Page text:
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Quest for Fire

Director: Jean – Jacques Annaud

Cast: Everett McGill, Ron Pelman, Nicholas Kadi

Running Time: 100 Minutes

Quest for Fire is epic narrative to its core, tackling the actual and symbolic protection of fire by warring tribes 80,000 years ago. Like a continuation on the scene in 2001 after the bone is thrown, it captures a hypothetical moment in our history with a degree of intensity that is searing in its portrayal. Quest for Fire is by no means an easy film, underlined by its use of a fully developed language of grunts developed by the noted novelist and linguist Anthony Burgess. However, this by no means limits our understanding but rather deepens it, condensing the themes and tropes to the most humanistic of levels, much like its study of the struggle for seemingly basic survival.

It is a film that shows its age but also a film steeped in the unusual contrast of intensely paced blocking and editing that underpin subtle performances and an epic visual storytelling style that at times has a similar feel to Das Boot.  By focusing purely on Annaud’s stylistic choices it would be easy to overlook or dismiss the subtleties contained within Quest for Fire but therein lies its power. It is a triumph of escapist cinema that disembodies the viewer by removing their linguistic frame of reference, and instead creates communication using phonology.  It is also the most accurate representation to date of the world in which our ancestors lived and a preemptive antidote to 2008’s blockbuster, “10,000 BC”.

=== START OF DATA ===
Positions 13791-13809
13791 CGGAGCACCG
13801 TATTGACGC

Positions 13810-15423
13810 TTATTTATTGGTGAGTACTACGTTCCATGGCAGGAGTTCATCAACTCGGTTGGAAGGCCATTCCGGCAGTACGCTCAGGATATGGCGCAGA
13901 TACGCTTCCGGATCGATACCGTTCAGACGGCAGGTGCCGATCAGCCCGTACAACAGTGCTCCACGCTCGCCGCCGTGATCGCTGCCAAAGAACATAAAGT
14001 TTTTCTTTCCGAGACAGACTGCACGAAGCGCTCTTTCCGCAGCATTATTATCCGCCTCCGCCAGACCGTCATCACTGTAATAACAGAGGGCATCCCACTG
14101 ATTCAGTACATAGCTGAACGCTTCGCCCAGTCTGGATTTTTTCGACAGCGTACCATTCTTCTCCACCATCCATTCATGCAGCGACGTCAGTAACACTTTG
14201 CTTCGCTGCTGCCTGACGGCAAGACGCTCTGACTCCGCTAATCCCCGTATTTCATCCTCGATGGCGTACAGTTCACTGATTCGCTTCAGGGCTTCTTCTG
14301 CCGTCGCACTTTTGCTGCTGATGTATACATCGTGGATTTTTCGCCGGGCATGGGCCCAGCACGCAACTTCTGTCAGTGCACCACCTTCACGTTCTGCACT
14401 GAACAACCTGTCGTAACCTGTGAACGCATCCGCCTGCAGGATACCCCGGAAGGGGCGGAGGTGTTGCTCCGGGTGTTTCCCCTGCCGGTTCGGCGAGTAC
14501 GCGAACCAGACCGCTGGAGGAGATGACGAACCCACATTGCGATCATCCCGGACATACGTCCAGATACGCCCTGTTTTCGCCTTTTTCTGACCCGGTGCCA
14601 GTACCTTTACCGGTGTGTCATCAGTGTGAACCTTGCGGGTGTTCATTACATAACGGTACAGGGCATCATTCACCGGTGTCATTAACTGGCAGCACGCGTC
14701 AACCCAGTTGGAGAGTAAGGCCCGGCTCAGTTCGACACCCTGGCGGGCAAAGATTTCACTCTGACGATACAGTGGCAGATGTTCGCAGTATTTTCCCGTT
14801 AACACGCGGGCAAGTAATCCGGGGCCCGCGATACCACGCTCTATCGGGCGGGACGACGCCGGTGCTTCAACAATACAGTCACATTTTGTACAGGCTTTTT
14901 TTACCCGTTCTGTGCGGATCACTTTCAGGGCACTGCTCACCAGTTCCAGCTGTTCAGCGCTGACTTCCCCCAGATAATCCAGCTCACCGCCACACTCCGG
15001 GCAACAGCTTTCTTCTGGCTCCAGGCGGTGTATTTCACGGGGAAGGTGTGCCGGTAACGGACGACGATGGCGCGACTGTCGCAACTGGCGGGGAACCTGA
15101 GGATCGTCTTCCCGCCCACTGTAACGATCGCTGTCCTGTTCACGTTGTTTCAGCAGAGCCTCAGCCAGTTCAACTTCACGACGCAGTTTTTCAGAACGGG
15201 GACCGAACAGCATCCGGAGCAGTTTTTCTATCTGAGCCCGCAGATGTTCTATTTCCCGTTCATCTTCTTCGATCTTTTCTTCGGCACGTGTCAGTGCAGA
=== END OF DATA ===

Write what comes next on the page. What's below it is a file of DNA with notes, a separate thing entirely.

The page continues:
It’s a highly recommended piece.

VHS Rating: 8.8/10

 

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